ACL Reconstruction

Post-operative Instructions for ACL Reconstruction

Wound Care

  • You will have a compressive ace wrap over a sterile gauze dressing. If the dressing feels too tight, you may loosen the ace wrap
  • Please keep the dressing clean and dry. You may take a sponge bath, or shower with a waterproof bag over the leg (use rubber bands or tape at the top to prevent leaks).
  • Remove the ace wrap and gauze 3 days after surgery to inspect the incisions. Steri-strips (butterfly bandages) may be visible, leave them in place. If the incisions are dry, you may leave the dressing off. You may get the incision wet
    5 days after surgery, but do not submerge in water.
  • Some clear, yellowish, or bloody drainage from the incisions is normal. Please keep the dressing in place until there is no further drainage.
  • Occasionally there is excessive bloody drainage; please change the dressing when it becomes completely saturated. Sterile gauze is available at the pharmacy. If you continue to have saturated dressings beyond the first few dressing changes, please call the office.
  • If the incisions are draining pus (opaque, thick, white fluid), or if there is redness that worsens over the next 1-2 days, call the office immediately. Do not apply any ointments or creams.
  • Most sutures are absorbable and require no further care. If non-absorbable sutures are used, these will be removed at your follow up appointment.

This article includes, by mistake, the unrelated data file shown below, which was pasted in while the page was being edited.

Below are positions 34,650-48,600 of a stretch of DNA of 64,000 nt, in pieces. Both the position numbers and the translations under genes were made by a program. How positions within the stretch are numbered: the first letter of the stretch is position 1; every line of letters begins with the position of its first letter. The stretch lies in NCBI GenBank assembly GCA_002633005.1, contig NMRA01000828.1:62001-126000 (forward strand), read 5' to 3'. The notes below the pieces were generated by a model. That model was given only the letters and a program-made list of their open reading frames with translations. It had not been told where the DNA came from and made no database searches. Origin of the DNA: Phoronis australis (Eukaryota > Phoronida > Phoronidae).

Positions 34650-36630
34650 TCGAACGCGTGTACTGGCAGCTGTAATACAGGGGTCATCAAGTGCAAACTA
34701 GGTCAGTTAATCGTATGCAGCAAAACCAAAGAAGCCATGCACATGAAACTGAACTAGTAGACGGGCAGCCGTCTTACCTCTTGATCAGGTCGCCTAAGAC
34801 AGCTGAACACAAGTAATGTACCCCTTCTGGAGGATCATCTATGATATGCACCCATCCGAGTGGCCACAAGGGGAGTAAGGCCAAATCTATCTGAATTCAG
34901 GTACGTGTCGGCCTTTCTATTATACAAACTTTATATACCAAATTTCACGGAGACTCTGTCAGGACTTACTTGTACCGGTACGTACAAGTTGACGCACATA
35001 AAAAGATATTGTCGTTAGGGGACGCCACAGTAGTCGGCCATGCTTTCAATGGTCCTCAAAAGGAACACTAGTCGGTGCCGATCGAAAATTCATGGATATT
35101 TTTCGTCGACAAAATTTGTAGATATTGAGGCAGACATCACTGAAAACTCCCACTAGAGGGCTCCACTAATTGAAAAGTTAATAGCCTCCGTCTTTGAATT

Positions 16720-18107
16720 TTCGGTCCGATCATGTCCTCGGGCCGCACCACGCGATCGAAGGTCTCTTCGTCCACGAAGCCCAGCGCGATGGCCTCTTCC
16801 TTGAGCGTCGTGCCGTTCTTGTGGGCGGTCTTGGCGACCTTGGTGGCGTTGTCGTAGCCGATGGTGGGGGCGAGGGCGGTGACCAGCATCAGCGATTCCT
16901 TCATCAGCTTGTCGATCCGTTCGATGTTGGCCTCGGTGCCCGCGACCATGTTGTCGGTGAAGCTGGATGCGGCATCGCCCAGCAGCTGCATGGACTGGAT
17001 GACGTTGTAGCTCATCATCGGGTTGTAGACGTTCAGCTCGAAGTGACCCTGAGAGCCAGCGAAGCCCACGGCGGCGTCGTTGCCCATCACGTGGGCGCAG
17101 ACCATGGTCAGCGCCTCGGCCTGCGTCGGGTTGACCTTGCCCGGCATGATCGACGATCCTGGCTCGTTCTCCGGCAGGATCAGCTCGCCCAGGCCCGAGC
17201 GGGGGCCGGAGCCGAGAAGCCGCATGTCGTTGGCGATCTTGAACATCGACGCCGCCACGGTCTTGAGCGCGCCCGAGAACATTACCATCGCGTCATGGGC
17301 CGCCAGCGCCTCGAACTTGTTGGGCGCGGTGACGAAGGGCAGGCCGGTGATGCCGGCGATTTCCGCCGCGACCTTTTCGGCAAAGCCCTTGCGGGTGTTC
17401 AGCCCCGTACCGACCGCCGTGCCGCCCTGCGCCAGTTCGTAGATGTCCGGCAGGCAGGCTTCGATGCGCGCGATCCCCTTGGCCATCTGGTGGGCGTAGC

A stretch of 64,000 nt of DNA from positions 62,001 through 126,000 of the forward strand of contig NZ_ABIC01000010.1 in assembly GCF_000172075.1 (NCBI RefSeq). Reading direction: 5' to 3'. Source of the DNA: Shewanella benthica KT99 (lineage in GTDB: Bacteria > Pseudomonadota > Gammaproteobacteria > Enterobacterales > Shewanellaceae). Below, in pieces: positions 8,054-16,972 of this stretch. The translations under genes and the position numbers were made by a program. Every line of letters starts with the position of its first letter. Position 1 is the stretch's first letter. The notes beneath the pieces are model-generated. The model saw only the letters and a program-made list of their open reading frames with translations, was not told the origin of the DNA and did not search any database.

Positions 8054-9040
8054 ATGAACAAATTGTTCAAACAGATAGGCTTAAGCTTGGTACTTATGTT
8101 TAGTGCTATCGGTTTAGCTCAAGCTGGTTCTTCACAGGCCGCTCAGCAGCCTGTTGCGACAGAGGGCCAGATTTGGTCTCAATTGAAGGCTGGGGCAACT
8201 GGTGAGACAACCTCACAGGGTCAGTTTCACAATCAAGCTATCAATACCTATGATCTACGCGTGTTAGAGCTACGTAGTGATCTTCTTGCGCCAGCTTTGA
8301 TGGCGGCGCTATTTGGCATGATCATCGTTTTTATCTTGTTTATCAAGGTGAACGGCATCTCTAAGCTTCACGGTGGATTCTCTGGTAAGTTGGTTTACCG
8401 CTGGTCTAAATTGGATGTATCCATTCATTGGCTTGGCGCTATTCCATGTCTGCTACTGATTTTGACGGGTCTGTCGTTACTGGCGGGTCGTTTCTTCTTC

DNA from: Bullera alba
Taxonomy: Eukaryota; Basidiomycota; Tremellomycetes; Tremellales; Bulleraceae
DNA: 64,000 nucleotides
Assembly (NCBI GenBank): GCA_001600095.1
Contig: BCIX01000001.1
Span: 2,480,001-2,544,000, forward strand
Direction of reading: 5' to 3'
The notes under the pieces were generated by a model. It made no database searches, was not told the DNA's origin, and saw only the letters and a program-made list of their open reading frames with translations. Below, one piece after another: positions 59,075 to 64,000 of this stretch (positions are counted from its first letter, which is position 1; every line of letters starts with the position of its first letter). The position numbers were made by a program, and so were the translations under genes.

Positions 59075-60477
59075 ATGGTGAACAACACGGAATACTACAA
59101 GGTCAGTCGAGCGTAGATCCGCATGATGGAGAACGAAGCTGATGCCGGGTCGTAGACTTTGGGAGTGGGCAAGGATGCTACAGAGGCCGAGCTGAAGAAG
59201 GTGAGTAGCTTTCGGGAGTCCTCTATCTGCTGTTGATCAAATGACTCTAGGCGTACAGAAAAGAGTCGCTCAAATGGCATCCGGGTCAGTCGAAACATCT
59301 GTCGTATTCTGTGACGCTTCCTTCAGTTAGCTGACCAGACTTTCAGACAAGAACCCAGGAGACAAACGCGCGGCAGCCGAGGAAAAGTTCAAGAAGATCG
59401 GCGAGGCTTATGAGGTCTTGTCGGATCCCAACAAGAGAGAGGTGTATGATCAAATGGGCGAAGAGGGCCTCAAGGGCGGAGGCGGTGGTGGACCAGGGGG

You will be provided with a knee brace to protect your knee. It should be kept on at all times (day and night) except for icing, showering, dressing, or when needed for physical therapy. Your Physical Therapist will determine when it is safe to stop us-ing the brace.

Physical therapy
Physical Therapy is encouraged in order to reduce inflammation, increase range of motion, and restore strength. Please schedule your first appointment to begin 5-7 days after surgery.

You may be weight bearing as tolerated. Use crutches until you can walk comfortably. If you prefer, you can transition to a can or single crutch; it should be held opposite the operative side, and it should move at the same time as the operative leg.

Avoid heavy lifting, running, pivoting, climbing, squatting, or any high-impact activities. Please use pain as your guide; avoid any activity that causes severe pain.

Controlling your Pain and Inflammation

Some pain, swelling, and bruising is expected after surgery. It is usually most severe for the first 2-3 days. The following strat-egies are especially important during this time. Try to anticipate an increase in pain when the nerve block wears off, usually within 12-24 hours.

  • Rest — Take things easy for the first few clays, try to rest and avoid prolonged crutch walking or standing.
  • Ice – Apply an ice pack (or a cold therapy machine if you have one) to your operative knee to reduce pain and inflammation. Take care not to put ice directly on the skin. Ice for 30 minutes at a time, and remove for 30 minutes in between sessions. You should continue this for the first 2-3 days or longer if you still have pain and swelling. You may open your brace to apply ice.
  • Elevate – Put pillows under your operative leg and lie flat so that your knee is above your heart. This will help to drain fluid from the leg and reduce swelling. Avoid placing pillows directly under the knee; instead use pillows under the ankle to encourage full extension of the leg.